The Center for Community Arts Partnerships at Columbia College Chicago and Evanston/Skokie School District 65, have received a $1.3 million grant from the U.S. Department of Education.
The four-year grant will fund arts education programs in the district's three middle schools.
The Arts Integration Mentorship Project lets artists and teachers create an original curriculum aligned with state common core standards.
The Arts in Education Model Development and Dissemination grant is the largest of eight funded by the federal government this year and the only one awarded to a higher education institution.
“Expanding our partnership with Evanston Schools presents an outstanding opportunity to go deeper and wider with integrating arts into school curricula,” said David Flatley, executive director of CCAP said in a statement. “We will also be able to make a significant contribution to the field as we articulate the process for how such a model can be replicated and expanded across a district after having taken root in a small number of schools. That is part of what this DOE initiative has always aimed to accomplish.”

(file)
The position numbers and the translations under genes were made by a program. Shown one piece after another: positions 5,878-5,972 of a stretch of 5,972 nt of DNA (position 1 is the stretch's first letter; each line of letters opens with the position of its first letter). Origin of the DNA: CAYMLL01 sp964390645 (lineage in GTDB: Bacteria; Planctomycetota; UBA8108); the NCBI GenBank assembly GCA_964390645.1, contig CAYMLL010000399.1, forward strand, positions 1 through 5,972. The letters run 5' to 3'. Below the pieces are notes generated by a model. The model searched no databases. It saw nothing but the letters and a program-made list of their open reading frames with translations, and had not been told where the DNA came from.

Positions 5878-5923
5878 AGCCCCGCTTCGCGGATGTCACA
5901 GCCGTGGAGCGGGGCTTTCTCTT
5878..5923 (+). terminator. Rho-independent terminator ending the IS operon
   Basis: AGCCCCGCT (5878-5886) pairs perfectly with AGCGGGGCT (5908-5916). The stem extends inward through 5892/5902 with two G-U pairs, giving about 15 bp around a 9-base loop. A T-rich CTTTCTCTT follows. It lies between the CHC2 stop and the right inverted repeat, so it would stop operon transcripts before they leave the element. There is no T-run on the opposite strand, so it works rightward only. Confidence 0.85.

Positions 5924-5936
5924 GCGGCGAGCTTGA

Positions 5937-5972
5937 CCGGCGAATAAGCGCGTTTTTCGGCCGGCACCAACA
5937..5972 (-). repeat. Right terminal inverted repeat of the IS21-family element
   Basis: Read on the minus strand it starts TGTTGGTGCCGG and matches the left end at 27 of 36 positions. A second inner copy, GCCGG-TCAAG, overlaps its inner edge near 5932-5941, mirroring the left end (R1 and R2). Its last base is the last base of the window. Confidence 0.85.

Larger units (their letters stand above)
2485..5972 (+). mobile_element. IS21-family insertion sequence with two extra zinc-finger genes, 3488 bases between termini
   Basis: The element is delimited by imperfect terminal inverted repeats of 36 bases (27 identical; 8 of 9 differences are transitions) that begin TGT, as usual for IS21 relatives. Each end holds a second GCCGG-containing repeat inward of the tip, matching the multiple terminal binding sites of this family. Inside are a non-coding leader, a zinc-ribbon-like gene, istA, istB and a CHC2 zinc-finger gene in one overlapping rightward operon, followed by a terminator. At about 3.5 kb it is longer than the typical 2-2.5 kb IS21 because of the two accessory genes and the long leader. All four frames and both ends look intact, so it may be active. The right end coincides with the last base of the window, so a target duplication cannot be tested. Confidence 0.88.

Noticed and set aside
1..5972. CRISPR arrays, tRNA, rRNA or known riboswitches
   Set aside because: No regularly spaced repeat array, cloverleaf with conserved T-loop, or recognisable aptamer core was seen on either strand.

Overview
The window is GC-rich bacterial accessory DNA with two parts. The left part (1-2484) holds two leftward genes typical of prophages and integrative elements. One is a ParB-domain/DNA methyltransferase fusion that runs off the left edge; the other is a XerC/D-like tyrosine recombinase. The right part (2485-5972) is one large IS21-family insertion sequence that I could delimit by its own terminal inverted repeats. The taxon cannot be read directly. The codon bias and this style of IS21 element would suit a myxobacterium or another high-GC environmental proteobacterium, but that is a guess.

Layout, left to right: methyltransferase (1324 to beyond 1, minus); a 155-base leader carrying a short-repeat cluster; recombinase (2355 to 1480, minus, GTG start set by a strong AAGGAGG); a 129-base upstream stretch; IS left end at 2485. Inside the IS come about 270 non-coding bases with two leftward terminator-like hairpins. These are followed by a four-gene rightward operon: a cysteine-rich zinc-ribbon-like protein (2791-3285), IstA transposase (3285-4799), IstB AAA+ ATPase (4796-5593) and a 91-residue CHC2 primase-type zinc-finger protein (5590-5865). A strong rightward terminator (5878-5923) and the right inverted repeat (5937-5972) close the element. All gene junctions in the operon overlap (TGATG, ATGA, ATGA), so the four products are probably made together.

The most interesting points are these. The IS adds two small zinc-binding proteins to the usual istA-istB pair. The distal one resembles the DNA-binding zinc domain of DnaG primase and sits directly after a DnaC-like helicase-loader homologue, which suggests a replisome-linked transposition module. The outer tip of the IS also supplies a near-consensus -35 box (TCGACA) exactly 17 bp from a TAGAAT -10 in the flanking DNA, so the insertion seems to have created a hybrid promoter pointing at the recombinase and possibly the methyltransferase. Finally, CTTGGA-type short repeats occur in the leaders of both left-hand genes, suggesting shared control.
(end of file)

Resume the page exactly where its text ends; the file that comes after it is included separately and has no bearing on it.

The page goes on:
The distinctive attribute of MSEED lies in its approach to student outcomes and professional development for teachers. The program includes extensive evaluation, measuring student achievement in mathematics and reading, management and critical thinking skills. Teachers will be measured by their increased ability to create and deliver arts integrated curriculum.
“We are excited to have the opportunity to partner with CCAP to expand the arts integration initiative that has been so successful at our magnet schools,” said Susan Schultz, District 65's assistant superintendent for middle, magnet and special schools. “This grant allows us to address student achievement and student engagement along with the Common Core State Standards as we develop a culture of arts integration in our middle schools.”
Columbia's arts program already has a partnership with District 65's two magnet schools.